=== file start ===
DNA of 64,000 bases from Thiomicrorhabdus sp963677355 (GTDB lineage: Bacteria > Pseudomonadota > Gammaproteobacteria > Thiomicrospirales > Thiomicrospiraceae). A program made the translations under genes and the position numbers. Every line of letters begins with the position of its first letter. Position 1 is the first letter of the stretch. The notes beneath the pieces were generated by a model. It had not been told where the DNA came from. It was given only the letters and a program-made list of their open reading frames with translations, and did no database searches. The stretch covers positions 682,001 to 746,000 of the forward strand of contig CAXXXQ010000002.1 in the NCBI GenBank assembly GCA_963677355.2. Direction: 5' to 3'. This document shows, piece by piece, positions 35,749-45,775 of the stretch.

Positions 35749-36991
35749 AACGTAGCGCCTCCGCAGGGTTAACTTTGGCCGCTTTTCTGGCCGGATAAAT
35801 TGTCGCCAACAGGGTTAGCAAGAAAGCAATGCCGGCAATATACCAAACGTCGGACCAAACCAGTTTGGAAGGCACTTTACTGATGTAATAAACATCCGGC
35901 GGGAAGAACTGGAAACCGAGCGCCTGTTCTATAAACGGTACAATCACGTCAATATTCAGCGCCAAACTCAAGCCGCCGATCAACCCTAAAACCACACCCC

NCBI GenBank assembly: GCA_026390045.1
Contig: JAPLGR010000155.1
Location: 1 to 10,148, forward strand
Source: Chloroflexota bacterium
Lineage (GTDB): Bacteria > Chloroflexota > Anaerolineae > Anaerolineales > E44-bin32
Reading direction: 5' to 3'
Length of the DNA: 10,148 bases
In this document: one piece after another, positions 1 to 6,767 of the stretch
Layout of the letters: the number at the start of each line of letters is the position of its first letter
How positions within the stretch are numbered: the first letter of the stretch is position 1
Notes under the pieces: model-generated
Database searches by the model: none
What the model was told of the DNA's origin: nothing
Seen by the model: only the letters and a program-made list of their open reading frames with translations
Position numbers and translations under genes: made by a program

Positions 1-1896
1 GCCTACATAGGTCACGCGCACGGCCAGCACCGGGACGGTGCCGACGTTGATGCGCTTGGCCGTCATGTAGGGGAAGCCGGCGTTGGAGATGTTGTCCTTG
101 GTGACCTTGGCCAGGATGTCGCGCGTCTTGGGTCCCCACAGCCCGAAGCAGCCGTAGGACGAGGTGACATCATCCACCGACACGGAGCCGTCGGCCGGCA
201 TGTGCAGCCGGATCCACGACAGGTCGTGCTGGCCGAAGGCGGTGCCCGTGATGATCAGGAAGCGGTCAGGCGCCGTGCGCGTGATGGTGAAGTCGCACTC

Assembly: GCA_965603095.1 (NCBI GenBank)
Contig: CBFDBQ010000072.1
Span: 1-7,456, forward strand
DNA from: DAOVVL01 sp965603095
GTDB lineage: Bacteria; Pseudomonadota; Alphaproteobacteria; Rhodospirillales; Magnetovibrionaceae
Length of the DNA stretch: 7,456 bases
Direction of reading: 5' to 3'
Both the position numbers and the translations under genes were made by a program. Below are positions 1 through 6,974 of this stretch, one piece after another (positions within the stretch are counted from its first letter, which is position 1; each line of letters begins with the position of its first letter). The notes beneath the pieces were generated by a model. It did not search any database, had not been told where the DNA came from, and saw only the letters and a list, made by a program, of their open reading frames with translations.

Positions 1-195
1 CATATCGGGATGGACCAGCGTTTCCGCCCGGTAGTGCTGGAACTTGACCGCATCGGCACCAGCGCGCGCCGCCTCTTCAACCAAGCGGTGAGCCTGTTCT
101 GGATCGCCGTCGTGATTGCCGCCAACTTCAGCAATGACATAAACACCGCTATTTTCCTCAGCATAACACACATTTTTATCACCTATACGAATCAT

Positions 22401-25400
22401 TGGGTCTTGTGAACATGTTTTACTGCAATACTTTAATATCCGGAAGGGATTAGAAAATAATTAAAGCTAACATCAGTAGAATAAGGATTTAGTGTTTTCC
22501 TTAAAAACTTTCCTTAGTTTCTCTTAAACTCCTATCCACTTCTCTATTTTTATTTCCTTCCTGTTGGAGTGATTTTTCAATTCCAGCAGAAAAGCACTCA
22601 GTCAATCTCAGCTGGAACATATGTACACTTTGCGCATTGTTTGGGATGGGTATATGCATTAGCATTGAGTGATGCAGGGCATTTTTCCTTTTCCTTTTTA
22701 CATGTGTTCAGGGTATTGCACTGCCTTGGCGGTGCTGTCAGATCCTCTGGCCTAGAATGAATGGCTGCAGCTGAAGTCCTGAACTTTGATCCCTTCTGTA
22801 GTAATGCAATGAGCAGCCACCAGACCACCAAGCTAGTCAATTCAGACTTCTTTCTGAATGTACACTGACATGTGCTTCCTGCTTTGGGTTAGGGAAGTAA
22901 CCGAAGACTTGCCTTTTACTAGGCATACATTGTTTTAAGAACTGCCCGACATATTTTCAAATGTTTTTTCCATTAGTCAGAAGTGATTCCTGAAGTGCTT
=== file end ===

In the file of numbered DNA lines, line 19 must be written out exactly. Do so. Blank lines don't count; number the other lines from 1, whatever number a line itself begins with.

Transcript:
Seen by the model: only the letters and a program-made list of their open reading frames with translations